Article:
White House Postpones Meeting to Decide on Participation in Paris Climate Pact

Posted May 19, 2017

Despite uncertainties about whether the United States will remain committed to the Paris climate accord under President Donald Trump, envoys convened talks Monday in Germany on implementing the details of the deal to combat global warming. Please keep the U.S.in the Paris Climate Agreement.

"We felt like it was critical that we get this information to the White House", Yates said, "in part because the Vice President was unknowingly making false statements to the public".

"We must stay in Paris, we must pass on a healthy economy and a healthy environment to our children", Lubber said. Lisa Murkowski, R-Alaska. The White House did not immediately respond to questions late Monday on whether that meeting would continue.

Widely hailed as the last chance to stave off worst-case-scenario global warming, the Paris Agreement was savaged by a campaigning Trump, who called climate change a "hoax" perpetrated by China. In April, a group of multinational companies including Apple, DuPont, BP and Shell sent a letter "expressing our support for continued participation by the United States in the Paris climate change agreement".

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A new survey by the Yale Program on Climate Change Communication found almost 70 per cent of people in the U.S. support remaining a signatory of the Paris Agreement.

The European Union has been scrambling to persuade Trump, who wants to bolster the U.S. coal industry, to stick with the accord.

It is expected to draw much attention and concern in view of the American reluctance to take climate actions as per the promises made by the then Obama administration in the run up to the Paris deal in 2015.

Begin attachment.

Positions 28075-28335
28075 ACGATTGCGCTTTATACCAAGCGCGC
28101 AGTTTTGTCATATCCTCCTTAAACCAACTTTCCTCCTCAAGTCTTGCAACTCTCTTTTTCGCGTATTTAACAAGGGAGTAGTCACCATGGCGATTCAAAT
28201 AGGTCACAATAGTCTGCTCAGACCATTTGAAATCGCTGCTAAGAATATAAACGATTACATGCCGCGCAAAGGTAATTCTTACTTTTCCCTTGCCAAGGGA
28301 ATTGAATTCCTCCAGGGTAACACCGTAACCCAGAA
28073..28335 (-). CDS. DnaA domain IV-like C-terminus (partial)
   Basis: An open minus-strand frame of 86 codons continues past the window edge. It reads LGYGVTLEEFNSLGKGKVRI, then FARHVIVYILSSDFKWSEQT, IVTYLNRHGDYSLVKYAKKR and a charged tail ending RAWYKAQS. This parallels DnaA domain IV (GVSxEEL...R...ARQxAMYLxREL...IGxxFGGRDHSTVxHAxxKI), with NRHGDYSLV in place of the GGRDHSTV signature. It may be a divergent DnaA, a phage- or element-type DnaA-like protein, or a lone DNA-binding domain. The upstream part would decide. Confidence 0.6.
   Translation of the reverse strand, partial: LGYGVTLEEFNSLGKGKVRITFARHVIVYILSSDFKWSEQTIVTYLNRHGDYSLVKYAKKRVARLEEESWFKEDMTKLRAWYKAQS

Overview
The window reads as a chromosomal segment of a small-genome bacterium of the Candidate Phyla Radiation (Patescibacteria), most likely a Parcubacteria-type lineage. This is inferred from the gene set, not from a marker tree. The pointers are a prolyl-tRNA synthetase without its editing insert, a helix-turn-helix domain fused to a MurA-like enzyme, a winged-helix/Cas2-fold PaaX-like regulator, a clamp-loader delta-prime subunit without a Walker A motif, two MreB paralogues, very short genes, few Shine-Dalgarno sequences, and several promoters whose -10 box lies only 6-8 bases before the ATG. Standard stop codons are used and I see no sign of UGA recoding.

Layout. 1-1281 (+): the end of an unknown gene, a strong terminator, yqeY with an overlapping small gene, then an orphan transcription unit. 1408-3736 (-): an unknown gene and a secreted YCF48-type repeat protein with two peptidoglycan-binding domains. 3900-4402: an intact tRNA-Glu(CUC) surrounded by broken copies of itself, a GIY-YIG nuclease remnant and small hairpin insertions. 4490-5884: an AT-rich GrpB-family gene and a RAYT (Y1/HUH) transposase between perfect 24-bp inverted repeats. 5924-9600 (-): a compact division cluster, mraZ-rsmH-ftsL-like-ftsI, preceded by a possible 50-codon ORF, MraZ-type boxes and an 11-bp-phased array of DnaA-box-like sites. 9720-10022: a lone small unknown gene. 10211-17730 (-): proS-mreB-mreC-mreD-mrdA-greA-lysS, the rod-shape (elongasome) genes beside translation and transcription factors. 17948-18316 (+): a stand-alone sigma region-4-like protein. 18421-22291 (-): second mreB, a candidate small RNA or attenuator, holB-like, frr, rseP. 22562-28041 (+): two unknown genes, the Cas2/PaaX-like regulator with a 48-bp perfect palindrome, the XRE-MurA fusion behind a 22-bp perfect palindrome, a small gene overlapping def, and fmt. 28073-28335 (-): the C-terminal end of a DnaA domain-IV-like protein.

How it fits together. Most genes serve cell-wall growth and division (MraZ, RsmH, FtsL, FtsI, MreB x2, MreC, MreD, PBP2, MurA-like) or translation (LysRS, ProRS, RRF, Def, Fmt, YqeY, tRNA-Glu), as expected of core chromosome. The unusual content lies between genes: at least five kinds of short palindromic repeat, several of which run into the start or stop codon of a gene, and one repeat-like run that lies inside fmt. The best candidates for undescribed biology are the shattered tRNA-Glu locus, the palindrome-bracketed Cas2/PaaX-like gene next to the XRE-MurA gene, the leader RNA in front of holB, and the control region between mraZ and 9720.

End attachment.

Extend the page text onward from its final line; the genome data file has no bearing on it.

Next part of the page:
Main advisors to President Trump and cabinet officers were due to meet on Tuesday to decide whether Trump should keep his campaign promise to pull the USA out of the Paris agreement.

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The United States, alongside more than 100 other countries, signed onto the accord under former President Barack Obama that aims to limit greenhouse gas emissions in member countries.

On Monday, 200 global investors managing more than $15 trillion (13.7 trillion euros) in assets, urged the G7-rich country group, which includes the USA, to "stand by their commitments to the Paris Agreement".

The US State department told news agencies that the reason for the small team was because the US was still working out its climate priorities.

But many delegates say the accord is vague enough to let nations scale back ambitions if needed, perhaps because of future economic recessions or natural disasters.

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